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November 23, 2017

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Social Security issue could divide Obama and Reid


Sam Morris / Las Vegas Sun

President Barack Obama and Sen. Harry Reid wave to the crowd after a speech outside Orr Middle School at a “Moving America Forward” rally Friday, October 22, 2010.

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As budget talks come to a head over potential cuts to Medicare and Social Security, the relationship between President Barack Obama and his No. 1 man in the Congress — Senate Majority Leader Harry Reid — is being tested.

The talks present the third existential crisis in Congress since the midterm elections.

Each round has put pressure on Obama and Reid’s relationship — pressure that has caused the relationship to bend, but never break.

In December, Reid gritted his teeth when Obama approached Senate Republicans to strike a deal on a sweeping tax compromise. Then this spring, Reid and House Speaker John Boehner hashed out a budget deal to avoid a government shutdown.

The difference this round? Reid hasn’t in the past staked his political reputation on the subjects that have divided the allies as he now has on Social Security.

“Simply said, it’s off the table,” Reid said of proposed changes to Social Security in January, before anybody was talking about the entitlement program being on the block.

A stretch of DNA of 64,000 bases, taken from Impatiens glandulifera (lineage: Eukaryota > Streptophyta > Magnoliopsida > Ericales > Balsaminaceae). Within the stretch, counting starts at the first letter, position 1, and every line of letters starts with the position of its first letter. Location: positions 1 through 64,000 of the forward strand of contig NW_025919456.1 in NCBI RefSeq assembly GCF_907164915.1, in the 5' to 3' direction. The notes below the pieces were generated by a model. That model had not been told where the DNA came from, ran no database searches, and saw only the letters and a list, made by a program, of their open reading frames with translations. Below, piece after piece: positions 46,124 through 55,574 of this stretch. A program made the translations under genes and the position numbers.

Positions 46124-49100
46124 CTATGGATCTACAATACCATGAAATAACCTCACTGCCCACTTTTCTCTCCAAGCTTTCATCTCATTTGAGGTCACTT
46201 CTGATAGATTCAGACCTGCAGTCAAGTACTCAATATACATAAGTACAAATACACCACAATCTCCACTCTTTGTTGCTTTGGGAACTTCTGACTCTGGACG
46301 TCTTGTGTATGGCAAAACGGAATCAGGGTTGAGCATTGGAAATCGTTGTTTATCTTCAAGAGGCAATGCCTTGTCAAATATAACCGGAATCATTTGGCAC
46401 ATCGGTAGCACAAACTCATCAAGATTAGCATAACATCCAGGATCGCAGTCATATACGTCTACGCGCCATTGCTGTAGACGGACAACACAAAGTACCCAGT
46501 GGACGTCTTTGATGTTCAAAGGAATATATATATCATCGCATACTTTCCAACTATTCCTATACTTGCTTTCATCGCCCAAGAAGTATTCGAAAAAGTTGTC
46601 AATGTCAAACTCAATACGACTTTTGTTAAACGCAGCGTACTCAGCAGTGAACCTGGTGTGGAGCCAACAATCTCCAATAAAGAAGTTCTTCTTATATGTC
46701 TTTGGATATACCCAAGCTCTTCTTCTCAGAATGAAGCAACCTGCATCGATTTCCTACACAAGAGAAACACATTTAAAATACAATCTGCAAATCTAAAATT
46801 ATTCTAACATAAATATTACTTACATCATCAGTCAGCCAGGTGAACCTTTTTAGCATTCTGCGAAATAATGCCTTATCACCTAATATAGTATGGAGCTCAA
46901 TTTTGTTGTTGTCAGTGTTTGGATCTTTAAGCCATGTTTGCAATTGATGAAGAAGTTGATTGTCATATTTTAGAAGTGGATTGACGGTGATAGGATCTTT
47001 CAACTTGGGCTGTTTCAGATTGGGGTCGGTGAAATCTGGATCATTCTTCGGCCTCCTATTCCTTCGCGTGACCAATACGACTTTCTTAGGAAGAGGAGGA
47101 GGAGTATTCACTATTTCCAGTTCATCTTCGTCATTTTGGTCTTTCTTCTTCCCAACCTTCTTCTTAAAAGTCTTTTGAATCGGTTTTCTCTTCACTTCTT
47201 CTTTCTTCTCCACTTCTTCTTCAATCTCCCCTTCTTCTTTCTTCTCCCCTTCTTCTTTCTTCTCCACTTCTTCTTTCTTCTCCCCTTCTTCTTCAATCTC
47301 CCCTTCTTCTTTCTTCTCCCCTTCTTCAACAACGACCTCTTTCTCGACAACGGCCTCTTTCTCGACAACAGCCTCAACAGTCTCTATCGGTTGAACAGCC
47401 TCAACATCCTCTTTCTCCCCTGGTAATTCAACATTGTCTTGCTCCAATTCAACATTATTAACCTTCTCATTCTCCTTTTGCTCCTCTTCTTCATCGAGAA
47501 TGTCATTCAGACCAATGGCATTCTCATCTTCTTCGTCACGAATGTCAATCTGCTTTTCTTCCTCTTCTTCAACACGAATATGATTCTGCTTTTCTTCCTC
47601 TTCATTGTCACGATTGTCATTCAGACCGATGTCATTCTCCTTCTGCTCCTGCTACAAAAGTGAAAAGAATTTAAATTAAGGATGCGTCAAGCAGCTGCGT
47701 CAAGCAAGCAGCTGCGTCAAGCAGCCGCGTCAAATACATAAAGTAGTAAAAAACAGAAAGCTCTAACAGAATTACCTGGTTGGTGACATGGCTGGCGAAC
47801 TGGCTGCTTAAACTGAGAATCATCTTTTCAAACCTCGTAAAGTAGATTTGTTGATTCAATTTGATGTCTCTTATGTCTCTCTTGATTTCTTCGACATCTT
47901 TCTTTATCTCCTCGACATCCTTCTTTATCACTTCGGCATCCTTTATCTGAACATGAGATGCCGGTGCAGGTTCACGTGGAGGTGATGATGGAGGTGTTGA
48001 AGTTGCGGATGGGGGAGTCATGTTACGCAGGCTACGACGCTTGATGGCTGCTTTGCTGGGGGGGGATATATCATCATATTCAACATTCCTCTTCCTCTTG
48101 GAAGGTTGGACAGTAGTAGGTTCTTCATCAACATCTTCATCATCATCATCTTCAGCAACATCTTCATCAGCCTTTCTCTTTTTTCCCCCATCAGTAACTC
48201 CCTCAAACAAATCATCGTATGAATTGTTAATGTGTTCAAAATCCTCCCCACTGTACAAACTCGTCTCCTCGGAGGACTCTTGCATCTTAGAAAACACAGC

But that’s not what one hears from the White House.

“(The president) is willing to and thinks it’s important to talk about the long-term strength of Social Security,” White House press secretary Jay Carney told reporters Thursday, after Obama and Vice President Joe Biden met with congressional leaders on a budget deal that would include an agreement to raise the debt limit before the nation defaults on its obligations, after Aug. 2. “Everything is on the table.”

The White House has complained that the panic and outrage Obama’s stance has caused in the Democratic caucus is ludicrous: Obama hasn’t changed his position since the State of the Union address this year, when he included Social Security on the list of programs the government would re-examine in the long term.

But the issue is that the administration won’t unequivocally say Social Security won’t sustain cuts in the deal.

Reid, meanwhile, has essentially challenged anyone who tries to make such cuts to do it over his dead body.

Reid and Obama’s relationship, until this congressional session, has been a symbiotic one. Reid served as one of Obama’s closest mentors when he was still a senator, and was the strategist and hard-knuckled executor of Obama’s policies during the first two years of his presidency — years when Congress accomplished the most it has in any single session since the Great Society years. In turn, Obama lent Reid political muscle when he needed it most in the final weeks of his last election.

For someone who has taken such a strong stand on Social Security, Reid’s been remarkably quiet about the budget negotiations.